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Whew! We ain't so bad after all..

Discussion in 'The OT' started by Halfsek, May 18, 2005.

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  1. Halfsek

    Halfsek Hall Of Fame

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    From the Telegraph.

    Isn't that what the Euro's say about us?

    But, to have some sort of balance:
    My personal experience...
    As I have never been to France (and have no plans to visit), I've only met French who are now living in America. Every one has been absolutely great. As I'm in retail, I meet many, many people. And I have to admit that the French are some of my best customers.

    But it's always fun to make fun of the Euro French. :)
     
  2. Nick

    Nick Retired, part-time PITA DBSTalk Club

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    The...
    "Aromatic" comes to mind.
     
  3. Dang The Hung

    Dang The Hung Godfather

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    4real, someone needs to introduce those people to a bar of soap
     
  4. Cyclone

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    From what I've heard, its the people from in and around Paris that are the rude ones. You get away from that City and they are nice regular people.
     
  5. BuckeyeChris

    BuckeyeChris Icon/Supporter

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    I spent an April weekend in France with my wife (now ex) in 1998; this was during the war in Yugoslavia. She was five months pregnant at the time.

    We fell in love with the city, and I spoke un peu du Français, which probably endeared me as an American to the few Parisians I approached to ask for directions. The few French I encountered were nice and polite. The hotel staff was très amical. I would like to think that I would find the experience the same today (sans the ex-wife, of course :grin: ) as I did then; but I think speaking a little bit of the local language is always a good when travelling abroad.
     
  6. Nick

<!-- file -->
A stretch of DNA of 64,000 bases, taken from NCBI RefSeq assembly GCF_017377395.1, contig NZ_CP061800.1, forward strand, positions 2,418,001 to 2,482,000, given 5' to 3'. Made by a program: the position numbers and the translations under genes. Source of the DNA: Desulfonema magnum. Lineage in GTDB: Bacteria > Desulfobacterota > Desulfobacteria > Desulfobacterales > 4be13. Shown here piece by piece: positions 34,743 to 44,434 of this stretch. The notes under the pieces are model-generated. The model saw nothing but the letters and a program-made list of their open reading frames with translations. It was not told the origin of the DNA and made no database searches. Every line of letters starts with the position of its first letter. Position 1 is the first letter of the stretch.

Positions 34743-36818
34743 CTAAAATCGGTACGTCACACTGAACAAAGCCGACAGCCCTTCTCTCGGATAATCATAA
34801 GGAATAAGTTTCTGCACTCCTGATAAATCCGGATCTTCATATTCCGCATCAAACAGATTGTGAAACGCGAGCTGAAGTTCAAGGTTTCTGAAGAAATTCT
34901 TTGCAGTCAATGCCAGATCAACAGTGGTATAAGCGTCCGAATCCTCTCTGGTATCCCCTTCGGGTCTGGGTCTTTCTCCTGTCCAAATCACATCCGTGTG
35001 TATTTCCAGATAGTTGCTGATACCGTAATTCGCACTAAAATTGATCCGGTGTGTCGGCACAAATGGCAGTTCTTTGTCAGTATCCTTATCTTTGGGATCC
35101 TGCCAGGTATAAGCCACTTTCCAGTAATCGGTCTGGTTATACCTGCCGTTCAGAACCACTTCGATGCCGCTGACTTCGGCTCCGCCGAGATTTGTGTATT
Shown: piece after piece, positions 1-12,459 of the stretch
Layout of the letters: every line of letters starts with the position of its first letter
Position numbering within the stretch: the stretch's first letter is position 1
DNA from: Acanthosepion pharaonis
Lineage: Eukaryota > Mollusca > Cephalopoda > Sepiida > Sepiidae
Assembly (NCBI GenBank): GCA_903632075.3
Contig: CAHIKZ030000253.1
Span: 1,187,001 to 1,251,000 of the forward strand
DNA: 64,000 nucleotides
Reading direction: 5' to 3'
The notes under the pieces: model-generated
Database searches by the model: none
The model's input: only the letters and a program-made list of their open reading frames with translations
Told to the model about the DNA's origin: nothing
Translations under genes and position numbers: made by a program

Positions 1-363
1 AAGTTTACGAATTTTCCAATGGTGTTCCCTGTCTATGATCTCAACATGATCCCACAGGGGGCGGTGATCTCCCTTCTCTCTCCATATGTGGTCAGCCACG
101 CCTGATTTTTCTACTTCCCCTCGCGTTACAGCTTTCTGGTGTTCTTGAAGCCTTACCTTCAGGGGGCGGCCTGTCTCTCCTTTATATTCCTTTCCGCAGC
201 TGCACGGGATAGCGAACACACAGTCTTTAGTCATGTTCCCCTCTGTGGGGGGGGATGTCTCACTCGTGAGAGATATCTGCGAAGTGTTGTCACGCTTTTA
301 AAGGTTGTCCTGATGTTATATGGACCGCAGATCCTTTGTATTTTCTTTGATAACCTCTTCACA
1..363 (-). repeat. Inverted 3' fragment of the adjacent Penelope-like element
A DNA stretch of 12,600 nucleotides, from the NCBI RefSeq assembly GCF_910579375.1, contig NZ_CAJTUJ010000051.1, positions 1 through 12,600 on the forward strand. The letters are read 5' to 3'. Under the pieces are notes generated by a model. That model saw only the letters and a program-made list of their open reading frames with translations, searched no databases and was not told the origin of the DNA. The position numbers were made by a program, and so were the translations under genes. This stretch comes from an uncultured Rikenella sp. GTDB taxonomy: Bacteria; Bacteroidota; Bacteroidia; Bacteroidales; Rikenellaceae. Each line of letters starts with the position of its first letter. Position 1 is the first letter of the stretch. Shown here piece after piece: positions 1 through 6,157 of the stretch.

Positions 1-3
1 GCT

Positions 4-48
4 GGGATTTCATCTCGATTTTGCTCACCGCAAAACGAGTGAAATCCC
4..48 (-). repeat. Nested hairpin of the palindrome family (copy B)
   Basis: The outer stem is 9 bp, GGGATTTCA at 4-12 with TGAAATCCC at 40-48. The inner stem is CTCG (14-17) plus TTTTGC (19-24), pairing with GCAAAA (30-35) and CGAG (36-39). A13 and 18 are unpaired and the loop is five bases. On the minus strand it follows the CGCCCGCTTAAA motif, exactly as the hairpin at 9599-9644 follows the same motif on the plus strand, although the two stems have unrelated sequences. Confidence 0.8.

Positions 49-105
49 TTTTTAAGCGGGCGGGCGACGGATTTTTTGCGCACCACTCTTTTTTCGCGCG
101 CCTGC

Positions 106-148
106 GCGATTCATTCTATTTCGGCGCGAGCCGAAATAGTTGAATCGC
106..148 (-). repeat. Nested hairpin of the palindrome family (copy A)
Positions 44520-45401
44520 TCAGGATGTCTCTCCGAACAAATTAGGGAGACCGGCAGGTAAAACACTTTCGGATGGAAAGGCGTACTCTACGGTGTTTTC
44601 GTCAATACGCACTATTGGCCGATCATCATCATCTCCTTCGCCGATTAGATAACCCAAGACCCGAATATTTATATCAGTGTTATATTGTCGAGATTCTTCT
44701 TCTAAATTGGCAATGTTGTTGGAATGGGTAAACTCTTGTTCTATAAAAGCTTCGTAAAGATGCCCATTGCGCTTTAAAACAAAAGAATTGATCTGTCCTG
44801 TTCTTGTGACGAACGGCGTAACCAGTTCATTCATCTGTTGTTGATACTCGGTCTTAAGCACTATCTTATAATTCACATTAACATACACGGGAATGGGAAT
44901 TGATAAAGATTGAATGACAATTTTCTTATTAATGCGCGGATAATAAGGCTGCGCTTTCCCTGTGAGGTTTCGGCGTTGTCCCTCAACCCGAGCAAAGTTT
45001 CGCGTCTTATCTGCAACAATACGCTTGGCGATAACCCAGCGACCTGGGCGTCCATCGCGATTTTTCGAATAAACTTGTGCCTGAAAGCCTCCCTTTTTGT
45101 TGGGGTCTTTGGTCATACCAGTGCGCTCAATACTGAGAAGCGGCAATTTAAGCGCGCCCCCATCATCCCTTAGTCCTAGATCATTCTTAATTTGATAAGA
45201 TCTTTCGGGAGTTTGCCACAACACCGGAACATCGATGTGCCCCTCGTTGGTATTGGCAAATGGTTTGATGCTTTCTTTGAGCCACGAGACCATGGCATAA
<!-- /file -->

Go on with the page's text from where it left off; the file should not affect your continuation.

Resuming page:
Nick Retired, part-time PITA DBSTalk Club

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    The...
    I can't think of a better way to totally waste my time than (not then) learning to speak French. I can't even put my lips in that contorted, unnatural shape. It's not the language of love, it's the sound of licking the bottom of a garbage can. When I watch a French film, I turn off the sound and turn on a blender full of rocks.

    Call me selective. :shrug:
     
  7. sampatterson

    sampatterson Icon/Supporter DBSTalk Gold Club

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    I have traveled many times to France and have never had any issue with people in or outside of Paris. If you act "overbearing, etc etc etc" yes, they probably will treat you differently. But if you use manners like you are in someone else's home (which, of course you are when you travel), most don't have issues. I have also found that contrary to what many say, if you try to speak french (even basic basic basic french) they do appreciate it and really try to help.
     
  8. BobMurdoch

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    Je parle un peu francais aussi.

    Just about all the phrases I learned when travelling there as a student (I spent a semester in Brussels which was spoken by 1/3 of the population there) started with "Ou est..... (Where Is) & "Je voudrais acheter.... (I would like to buy).

    We have TV5, but we have been watching it less lately.......
     
  9. mainedish

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    Do the French act that way when they come to our country? I doubt it. They are rude . I have been to Paris and it's true. They hate America. But they have for years. But don't be upset by it. What do they really provide for the world? Anything ?
     
  10. ntexasdude

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    I'm sure they are real nice to tourists and business travelers, after all the hotels and restaurants make money off Americans. Just don't try to haggle with a French engineer. We made and sold industrial parts that are used in glass bottle factories all over Europe. They routinely screwed stuff up and blamed it on US. There were constant problems with 2 hour lunches, leaving early, taking off the entire month of August. If one of us called in sick for a day or two and couldn't help them with an order they got pissy but it was ok for them to use their 6 weeks of vacation in the middle of an important project. 99% of the time we could trace a screw up back to them but they never would accept the fact that a bunch of redneck, hick engineers from Texas might just be a little smarter than them.

    I know all French people aren't like that and I shouldn't lump them all together but gosh dangit, I've never dealt with such smug, arrogant people in my life.

    Besides, Chirac is a sissy! :D
     
  11. billpa

    billpa Icon

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    Between 1995 and 2002 exports from the US to France increased by 33%; imports from France went up 64%.

    The U.S. and France share many trade similarities, particularly their global standing as the world's top 2 exporters in 3 very important sectors: defense products, agricultural goods, and services. Franco-American trade is also remarkable for its symmetry, as 6 of the top 10 exports are the same each way.